Become a fan of Slashdot on Facebook

 



Forgot your password?
typodupeerror
Power Earth News

Europe To Import Sahara Solar Power Within 5 Years 450

Posted by kdawson
from the nothing-new-under-the-sun dept.
An anonymous reader writes "If just 1% of the Sahara Desert were covered in concentrating solar panels it would create enough energy to power the entire world. That's a powerful number, and the European Union has decided to jump on its proximity to the Sahara in order to reap some benefits from the untapped solar energy beaming down on Northern Africa. Yesterday, European Energy Commissioner Guenther Oettinger announced that Europe will start importing solar energy from the Sahara within the next five years. It is estimated that the initiative will cost €400 billion ($495 billion). It's part of an EU goal to derive 20% of its power from renewable sources by 2020. From the article: 'The EU is backing the construction of new electricity cables, known as inter-connectors, under the Mediterranean Sea to carry this renewable energy from North Africa to Europe. Some environmental groups have warned these cables could be used instead to import non-renewable electricity from coal- and gas-fired power stations in north Africa.' To this the energy minister replied, essentially, 'Good question, we'll get back to you on that.'"
This discussion has been archived. No new comments can be posted.

Europe To Import Sahara Solar Power Within 5 Years

Comments Filter:
  • At least the minister's response quoted in the article is positive. The summary butchered it:

    "This is a good question but not a question to destroy our project," Oettinger said. "This question must be answered by a good answer and so we need ways to ensure that our import of electricity is from renewables."
  • Re:Yay... (Score:2, Informative)

    by Hatman39 (1759474) on Tuesday June 22, 2010 @02:25AM (#32650218)
    The official language of Morocce is Arabic....has been for many years.
  • by Zumbs (1241138) on Tuesday June 22, 2010 @02:32AM (#32650246) Homepage
    A large proportion of the Sahara desert is a rocky desert, so there are few sandstorms. Indeed, the technology used has been tested in US rocky deserts, very similar to the Saharan ones.
  • Re:Why outsource? (Score:5, Informative)

    by petes_PoV (912422) on Tuesday June 22, 2010 @02:34AM (#32650254)
    Spain is already building large solar arrays (just drive around the country). It has also built a lot of wind farms. It's a mountainous country - contrary to what people who only ever fly to beach resorts might think, and gets a lot of wind as a result.

    In the future I foresee a lot of the power generated by solar power in dusty countries being used by them to power desalination, rather than selling to rich countries who don't want to litter their landscapes. Water will be a bigger problem for them in the decades to come than lack of electricity.

  • Re:Yay... (Score:5, Informative)

    by Nutria (679911) on Tuesday June 22, 2010 @02:43AM (#32650282)

    How does Africa already have a choke-hold on energy production?

    Pay more attention. He didn't say Africa, he said unstable region.

    Both Africa and the M.E. are part of one big, contiguous, mostly-Muslim unstable region.

  • by FriendlyLurker (50431) on Tuesday June 22, 2010 @02:44AM (#32650286)

    The environmentalists are right to ask the question, there are antecedents [theecologist.org]. In Europe (Spain in particular [elmundo.es](Spanish)) there have already have cases of diesel power being passed off as renewable energy - they got caught only because they were arrogant enough to pass it off as solar energy... at night. If they had not been so greedy we would still be non the wiser, and the company get's to both sell dirty power AND collect on renewable energy subsidies. What's worse, nobody in the upper management or local politics has yet been prosecuted - halls of power protecting their own it would appear.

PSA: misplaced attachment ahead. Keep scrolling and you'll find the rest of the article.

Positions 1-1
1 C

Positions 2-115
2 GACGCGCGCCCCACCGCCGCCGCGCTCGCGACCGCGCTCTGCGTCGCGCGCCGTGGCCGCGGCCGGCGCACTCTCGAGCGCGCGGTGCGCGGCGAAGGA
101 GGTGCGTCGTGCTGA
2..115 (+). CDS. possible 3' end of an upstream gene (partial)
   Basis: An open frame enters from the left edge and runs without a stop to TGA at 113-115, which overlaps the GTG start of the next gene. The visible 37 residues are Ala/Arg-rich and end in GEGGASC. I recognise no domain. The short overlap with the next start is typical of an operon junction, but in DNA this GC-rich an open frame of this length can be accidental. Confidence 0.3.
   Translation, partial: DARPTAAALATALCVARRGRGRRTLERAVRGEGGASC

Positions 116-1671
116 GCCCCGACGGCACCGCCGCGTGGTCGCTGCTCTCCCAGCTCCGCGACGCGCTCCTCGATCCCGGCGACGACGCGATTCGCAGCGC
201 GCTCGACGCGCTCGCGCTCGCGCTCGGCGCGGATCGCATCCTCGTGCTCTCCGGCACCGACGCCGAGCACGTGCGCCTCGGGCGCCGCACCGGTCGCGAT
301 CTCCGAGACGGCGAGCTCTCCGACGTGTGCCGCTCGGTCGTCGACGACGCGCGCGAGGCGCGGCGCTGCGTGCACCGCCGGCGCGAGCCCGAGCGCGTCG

So the question the environmentalists are calling it right. If this happens IN Europe, what can we expect when it's over in Africa unless there are strict transparent controls put in place? One thing is certain: There will always be Companies that will do almost anything to make a buck - we need to ask and address how the system can be abused before we invest public funds into it.

  • by FriendlyLurker (50431) on Tuesday June 22, 2010 @02:48AM (#32650302)

    NO. There is a very good reason they are asking this question [theecologist.org]. In Europe (Spain in particular [elmundo.es](Spanish)) diesel power has been passed off as renewable energy. The company get's to both sell dirty power AND collect on renewable energy subsidies. What's worse, nobody in the upper management or local politics has yet been prosecuted for the massive fraud - halls of power protecting their own it would appear.

    So the question the environmentalists are calling it right. If this happens IN Europe, what can we expect when it's over in Africa unless there are strict transparent controls put in place? One thing is certain: There will always be Companies that will do almost anything to make a buck - we need to ask and address how the system can be abused before we invest public funds into it.

  • by Nutria (679911) on Tuesday June 22, 2010 @02:52AM (#32650318)

    we have messed with the people in that region in a hostile way for a long time: Crusades

    Has everyone forgotten that the Muslims invaded Europe through Iberia/Spain 350 years before the First Crusade?

    All of Europe would be Muslim if it weren't for a forward thinking (hack, spit, cough) Frenchman 1250 years ago.

  • Re:Yay... (Score:4, Informative)

    by Anonymous Coward on Tuesday June 22, 2010 @02:54AM (#32650340)

    True, Arabic is the official language, but I have yet to meet a Moroccan not speaking French.
    As per Wikipedia, it's the country's "second unofficial language": http://en.wikipedia.org/wiki/Morocco#Languages

  • Re:And the US...? (Score:5, Informative)